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Knowing this One Truth Saved My Friend’s Job (and It Could Save Yours)

This is not legal advice, but listen up anyway

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BY Suzanne Lucas - 09 Feb 2019

how to save your job

PHOTO CREDIT: Getty Images

A couple of weeks ago, I got a call from a friend. She was in a panic: her husband's boss told him he had the option of being bumped down to an intern or resigning. The intern job came with intern level pay and responsibility, of course. They placed a legal document in front of him and begrudgingly gave him 24 hours to sign it, or he would be fired.

Now, this took place in Switzerland, and my friends are also expats. I don't know much about Swiss employment law, but I do know this: any time someone wants you to sign a legal document without giving you enough time to review it and consult with an attorney, it's not in your favor and you should walk away.

Now, this is scary, because their immigration status depends on his job and if he were to be fired, they would have to leave the country within three months.

I advised, don't sign, don't resign, and call a lawyer immediately.

He hesitated until many of his co-workers reached out and said, "what in the heck?" He reached out to the union attorney, who took one look at the document and declared it patently illegal.

To make a long story short, two weeks later, he's still employed, at full salary, and his immigration status is secure until the end of his contract.

Now, there was a ton of stress and a ton of back and forth and backroom deals, but it all came down to this: the original document violated numerous laws.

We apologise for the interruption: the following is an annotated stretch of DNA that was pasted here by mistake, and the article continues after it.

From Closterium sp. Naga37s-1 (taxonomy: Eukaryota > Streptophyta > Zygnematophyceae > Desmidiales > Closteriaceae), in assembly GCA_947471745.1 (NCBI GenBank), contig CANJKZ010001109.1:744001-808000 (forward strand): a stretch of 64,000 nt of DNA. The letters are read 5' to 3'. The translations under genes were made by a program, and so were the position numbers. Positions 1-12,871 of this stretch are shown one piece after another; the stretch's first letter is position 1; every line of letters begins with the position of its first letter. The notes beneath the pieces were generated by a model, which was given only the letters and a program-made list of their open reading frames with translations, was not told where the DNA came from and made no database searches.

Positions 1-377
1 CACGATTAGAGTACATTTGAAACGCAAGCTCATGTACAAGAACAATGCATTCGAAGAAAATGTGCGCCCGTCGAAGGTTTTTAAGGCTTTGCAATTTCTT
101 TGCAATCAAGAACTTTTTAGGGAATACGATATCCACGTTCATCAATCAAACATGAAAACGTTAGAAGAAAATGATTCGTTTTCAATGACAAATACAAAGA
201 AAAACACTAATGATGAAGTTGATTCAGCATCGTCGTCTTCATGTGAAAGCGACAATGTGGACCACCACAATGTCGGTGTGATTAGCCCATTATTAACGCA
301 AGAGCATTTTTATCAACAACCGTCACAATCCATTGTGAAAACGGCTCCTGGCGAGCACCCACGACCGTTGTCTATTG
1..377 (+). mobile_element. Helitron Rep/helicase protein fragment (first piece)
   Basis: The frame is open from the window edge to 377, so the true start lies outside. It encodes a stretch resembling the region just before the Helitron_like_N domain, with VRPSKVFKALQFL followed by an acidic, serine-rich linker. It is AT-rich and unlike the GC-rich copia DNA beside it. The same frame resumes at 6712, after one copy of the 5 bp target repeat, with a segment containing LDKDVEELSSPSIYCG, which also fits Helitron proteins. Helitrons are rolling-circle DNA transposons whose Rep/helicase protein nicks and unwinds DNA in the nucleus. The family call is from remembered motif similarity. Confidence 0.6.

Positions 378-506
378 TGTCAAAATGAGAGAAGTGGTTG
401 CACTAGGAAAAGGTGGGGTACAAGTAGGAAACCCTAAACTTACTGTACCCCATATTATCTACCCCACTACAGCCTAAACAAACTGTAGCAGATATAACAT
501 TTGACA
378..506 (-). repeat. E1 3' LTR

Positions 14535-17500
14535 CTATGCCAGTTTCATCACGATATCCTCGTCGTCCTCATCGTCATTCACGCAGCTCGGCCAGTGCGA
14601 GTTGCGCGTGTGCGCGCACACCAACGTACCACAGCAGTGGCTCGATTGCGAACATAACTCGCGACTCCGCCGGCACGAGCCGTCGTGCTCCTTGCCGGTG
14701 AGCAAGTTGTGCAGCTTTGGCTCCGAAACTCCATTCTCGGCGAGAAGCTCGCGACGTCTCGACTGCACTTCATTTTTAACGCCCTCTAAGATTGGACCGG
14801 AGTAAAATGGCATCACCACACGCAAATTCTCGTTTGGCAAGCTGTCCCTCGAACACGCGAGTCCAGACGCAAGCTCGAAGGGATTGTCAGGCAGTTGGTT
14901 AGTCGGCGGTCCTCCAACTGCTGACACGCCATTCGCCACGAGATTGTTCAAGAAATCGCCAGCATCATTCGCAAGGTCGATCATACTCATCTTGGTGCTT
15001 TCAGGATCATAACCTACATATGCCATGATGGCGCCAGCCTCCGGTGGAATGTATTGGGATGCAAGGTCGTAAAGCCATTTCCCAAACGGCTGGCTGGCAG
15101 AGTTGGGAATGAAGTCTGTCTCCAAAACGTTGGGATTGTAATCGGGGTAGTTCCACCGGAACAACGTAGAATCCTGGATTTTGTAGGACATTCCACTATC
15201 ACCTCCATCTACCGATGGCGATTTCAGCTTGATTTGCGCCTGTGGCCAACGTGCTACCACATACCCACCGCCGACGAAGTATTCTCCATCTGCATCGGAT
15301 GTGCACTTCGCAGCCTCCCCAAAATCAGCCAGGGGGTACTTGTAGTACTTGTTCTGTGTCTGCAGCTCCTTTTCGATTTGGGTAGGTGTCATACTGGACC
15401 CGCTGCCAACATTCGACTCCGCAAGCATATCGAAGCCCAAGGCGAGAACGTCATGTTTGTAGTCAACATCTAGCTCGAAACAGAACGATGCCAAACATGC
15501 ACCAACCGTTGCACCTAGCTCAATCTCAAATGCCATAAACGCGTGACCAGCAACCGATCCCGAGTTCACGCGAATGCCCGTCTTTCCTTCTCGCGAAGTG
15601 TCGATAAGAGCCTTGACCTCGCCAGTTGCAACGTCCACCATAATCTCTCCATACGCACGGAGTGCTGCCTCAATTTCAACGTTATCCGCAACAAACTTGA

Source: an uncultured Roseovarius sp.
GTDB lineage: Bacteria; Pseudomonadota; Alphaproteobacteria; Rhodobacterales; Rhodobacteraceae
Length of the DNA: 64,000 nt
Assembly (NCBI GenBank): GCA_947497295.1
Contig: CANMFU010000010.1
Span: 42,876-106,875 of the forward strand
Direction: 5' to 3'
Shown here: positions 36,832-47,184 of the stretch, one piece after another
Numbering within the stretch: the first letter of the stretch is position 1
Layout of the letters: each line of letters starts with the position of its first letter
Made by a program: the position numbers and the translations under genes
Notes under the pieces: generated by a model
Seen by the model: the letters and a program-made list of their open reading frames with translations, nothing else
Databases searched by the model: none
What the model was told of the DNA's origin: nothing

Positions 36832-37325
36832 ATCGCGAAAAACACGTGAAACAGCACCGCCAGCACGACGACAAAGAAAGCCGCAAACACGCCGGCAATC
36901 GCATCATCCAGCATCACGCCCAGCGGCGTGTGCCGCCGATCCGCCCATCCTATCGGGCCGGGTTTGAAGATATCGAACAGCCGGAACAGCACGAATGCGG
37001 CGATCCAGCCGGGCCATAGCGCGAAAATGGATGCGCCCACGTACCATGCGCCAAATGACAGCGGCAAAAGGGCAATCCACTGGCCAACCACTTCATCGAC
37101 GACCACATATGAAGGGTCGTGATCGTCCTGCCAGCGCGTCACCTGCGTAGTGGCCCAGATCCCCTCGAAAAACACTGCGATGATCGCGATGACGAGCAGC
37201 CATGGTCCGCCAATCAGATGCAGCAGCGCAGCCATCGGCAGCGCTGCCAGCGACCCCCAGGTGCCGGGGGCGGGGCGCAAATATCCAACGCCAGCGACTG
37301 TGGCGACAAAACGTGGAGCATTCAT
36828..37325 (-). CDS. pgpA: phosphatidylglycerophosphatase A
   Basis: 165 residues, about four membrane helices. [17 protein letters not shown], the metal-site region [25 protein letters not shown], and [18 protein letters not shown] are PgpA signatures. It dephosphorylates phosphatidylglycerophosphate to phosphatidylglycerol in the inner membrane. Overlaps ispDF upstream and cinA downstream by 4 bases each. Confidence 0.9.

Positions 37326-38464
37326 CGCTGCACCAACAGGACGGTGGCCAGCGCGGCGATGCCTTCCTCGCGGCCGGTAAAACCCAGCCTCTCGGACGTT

Now, Swiss employees all have contracts, which makes them different than American employees, who are almost always "at will" employees, meaning you can quit or be fired at any time. But that doesn't mean that every attempt at firing, demotion, or other negative career action will be legal.

Honest bosses, HR Departments, and company retained attorneys have confidence in the documents they ask you to sign. They have no problem with you consulting an attorney and are happy to give you adequate time to do so. Anytime someone says "you must sign now or else!" you can trust that the "or else!" is better than the act of signing the document.

This doesn't mean you shouldn't sign things like receipts saying you received a copy of the employee handbook (if you did) or that your boss informed you that you are receiving a formal warning. But, if they place a legal document in front of you, it's time to get a lawyer. And even if you can't afford a lawyer, you need to have time to review any documents before you sign. Honest people will allow that, regardless of the country you work in.

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